Five thoughts after first listen: Teyana Taylor – K.T.S.E.
Teyana Taylor has been in the industry for over ten years. After making her first appearance in showbiz on MTV’s Super Sweet 16, the artist eventually signed to GOOD Music. Following years of complications, delays and false-starts, Teyana got her big breakthrough via Kanye West’s Fade visual in 2016. Still, to date the act has only released one album (VII) which debuted just under four years ago. Now, the singer is back with her sophomore set titled K.T.S.E. (Keep That Same Energy), but does Teyana make up for lost time? Following an initial listen, LØST CULTURE presents five first thoughts.
1). K.T.S.E is R&B / Gospel nostalgia
From start to finish K.T.S.E. is engulfed in sampling from a variety of different time periods. With over half of the set featuring at least one sample (six tracks), it’s clear that this project is in line with typical Kanye West stratagem. However, this isn’t a bad thing as Teyana has always been an old soul both vocally, and in her musical influences. Teyana sounds self-assured and natural, as she tackles the rustic yet up-to date Ye soundscapes and brings a revitalised touch to the realm of R&B.
2) Teyana has one of the most interesting voices in R&B right now
Whether it’s her clear and powerful runs or the deeper elements to her voice, which evoke a sense of the 90’s instantly, Teyana demonstrates that she has one of the most distinctive voices in the new era of R&B. It’s clear as the project progresses, that the raspy components of the GOOD signees vocal are her best asset. Throughout K.T.S.E., Teyana’s rasp follows her every move adding a trial of grazing to each track. It’s almost as if this layering is a part of the production on a subtle level, giving the singer her own USP.
3) There’s an obvious lack of music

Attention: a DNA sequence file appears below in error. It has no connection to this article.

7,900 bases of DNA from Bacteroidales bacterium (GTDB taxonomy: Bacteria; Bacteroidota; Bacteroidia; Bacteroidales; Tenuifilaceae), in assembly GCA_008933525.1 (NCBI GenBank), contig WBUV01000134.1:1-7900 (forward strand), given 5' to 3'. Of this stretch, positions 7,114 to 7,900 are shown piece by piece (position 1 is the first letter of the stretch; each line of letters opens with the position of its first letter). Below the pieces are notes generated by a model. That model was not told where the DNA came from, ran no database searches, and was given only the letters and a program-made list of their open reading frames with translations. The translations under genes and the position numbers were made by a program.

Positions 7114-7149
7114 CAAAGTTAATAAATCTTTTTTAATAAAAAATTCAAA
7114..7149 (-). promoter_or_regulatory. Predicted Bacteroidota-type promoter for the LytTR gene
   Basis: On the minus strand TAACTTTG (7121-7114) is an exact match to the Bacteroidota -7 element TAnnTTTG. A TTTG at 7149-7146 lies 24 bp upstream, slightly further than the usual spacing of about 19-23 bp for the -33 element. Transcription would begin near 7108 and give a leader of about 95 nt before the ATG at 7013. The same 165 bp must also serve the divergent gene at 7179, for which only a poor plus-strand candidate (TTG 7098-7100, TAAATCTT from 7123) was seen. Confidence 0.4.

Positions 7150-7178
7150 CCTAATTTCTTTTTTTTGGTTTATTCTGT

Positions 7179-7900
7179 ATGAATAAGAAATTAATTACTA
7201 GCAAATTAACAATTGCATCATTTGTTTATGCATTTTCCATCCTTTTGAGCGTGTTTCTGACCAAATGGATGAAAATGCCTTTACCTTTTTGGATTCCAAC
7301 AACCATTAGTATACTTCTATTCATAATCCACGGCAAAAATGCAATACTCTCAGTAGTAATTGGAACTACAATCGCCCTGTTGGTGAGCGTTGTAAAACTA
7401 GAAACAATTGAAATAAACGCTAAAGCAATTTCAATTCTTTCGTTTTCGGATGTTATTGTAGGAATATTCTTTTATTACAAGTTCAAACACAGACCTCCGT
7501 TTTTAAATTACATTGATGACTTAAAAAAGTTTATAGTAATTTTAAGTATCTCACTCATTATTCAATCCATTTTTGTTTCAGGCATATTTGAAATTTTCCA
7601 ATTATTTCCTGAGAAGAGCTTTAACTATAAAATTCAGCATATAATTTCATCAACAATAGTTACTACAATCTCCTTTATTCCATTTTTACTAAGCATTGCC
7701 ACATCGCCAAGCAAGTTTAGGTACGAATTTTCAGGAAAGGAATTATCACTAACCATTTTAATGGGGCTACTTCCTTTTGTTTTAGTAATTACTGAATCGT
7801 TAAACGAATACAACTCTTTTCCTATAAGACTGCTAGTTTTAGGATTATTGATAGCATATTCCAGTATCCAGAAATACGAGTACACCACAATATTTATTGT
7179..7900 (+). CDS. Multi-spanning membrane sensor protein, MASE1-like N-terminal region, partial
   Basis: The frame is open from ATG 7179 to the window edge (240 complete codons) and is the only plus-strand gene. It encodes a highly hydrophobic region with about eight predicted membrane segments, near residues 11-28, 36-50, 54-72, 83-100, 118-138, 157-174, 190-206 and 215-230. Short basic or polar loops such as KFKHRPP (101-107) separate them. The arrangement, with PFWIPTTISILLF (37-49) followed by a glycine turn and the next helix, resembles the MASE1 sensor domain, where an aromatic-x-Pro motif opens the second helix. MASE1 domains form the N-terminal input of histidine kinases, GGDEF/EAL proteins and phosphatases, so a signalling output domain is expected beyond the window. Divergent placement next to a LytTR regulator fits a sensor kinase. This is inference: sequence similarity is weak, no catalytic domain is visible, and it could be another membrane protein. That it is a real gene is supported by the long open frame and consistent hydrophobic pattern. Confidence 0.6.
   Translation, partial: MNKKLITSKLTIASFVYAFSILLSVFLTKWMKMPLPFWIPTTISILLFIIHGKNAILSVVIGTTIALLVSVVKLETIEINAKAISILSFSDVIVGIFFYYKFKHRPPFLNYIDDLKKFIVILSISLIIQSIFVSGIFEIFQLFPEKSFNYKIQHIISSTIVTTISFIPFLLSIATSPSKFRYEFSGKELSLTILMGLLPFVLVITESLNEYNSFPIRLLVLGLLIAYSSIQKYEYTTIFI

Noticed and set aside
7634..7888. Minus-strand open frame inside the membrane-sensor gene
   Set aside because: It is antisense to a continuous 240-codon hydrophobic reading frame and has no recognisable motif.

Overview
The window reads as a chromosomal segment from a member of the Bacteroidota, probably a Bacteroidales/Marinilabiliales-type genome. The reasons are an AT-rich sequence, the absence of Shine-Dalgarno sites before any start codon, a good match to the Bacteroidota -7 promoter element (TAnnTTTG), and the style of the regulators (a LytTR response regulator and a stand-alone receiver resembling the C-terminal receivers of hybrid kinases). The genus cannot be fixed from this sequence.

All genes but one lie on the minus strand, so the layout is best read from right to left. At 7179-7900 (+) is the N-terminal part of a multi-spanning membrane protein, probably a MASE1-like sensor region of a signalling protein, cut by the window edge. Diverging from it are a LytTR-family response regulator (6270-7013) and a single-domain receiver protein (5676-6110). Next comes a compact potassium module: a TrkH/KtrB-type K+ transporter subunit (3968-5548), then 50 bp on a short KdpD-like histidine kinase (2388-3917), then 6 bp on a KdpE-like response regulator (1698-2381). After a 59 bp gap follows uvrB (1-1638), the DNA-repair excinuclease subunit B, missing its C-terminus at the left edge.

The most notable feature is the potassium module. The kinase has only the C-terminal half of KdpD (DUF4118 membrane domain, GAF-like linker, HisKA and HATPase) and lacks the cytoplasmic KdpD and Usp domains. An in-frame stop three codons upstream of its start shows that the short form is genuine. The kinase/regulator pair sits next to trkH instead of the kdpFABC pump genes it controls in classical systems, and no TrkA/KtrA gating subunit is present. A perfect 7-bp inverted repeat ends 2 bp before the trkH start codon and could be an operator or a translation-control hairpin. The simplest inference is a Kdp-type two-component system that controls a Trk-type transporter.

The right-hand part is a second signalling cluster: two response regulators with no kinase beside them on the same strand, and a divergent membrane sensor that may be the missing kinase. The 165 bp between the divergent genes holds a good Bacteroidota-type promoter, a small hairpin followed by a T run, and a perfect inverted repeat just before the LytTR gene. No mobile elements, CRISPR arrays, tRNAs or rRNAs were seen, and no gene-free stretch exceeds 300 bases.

The biggest flaw of K.T.S.E. is that it simply fails to give the masses what they wanted – a true, full-length introduction to Teyana Taylor. Unfortunately, due to the poor roll-out of VII, which was completely the fault of GOOD Music, Teyana is technically still viewed as a new artist to the mainstream arena. Furthermore, as far as the masses know, K.T.S.E. is the singers formal debut. Taking all of this into consideration, eight tracks were just not enough to achieve a cohesive, full length body of work and the album unfortunately reflects this clearly.
4)… However, there are no bad records on K.T.S.E.
The tracks that we do have however, are laced in quality and all compliment both the place that Teyana is in in life (WTP for example, reflecting her fashion breakthrough and inspiration taken from dance culture), and her growth as an artist. Each record genuinely feels full and packed with effort as the project progresses. Vocally, Teyana could’ve expanded on her capabilities, but what she does bring to the table doesn’t feel unnecessary or too much as other singers have done in the past (Jennifer Hudson for example). The tracks overall, echo Teyana’s cool and laid back demeanour juxtaposed with a renegades soul that refuses to be silenced.
5) Overall, there is a lack of connection to theme
Although each record does contextually fit in with where Teyana is in life, together it felt like a mix-and-match approach to the track-listing. Having a record such as WTP right after a gospel take was odd and in terms of story-telling / themes, it just didn’t feel like it was placed well. Overall, this gave a rushed feel to the project in terms of it sticking to that “Keep That Same Energy” schema. Unfortunately, this doesn’t feel like it was Teyana’s fault, but Ye’s. It was quite publicly reported that the album was still being worked on post-release party, and that is clearly echoed as K.T.S.E. from an organisational perspective, comes across as an overdue project compounded together to form a finished production. Still, as highlighted above, no bad records or production.
Stream K.T.S.E. below:
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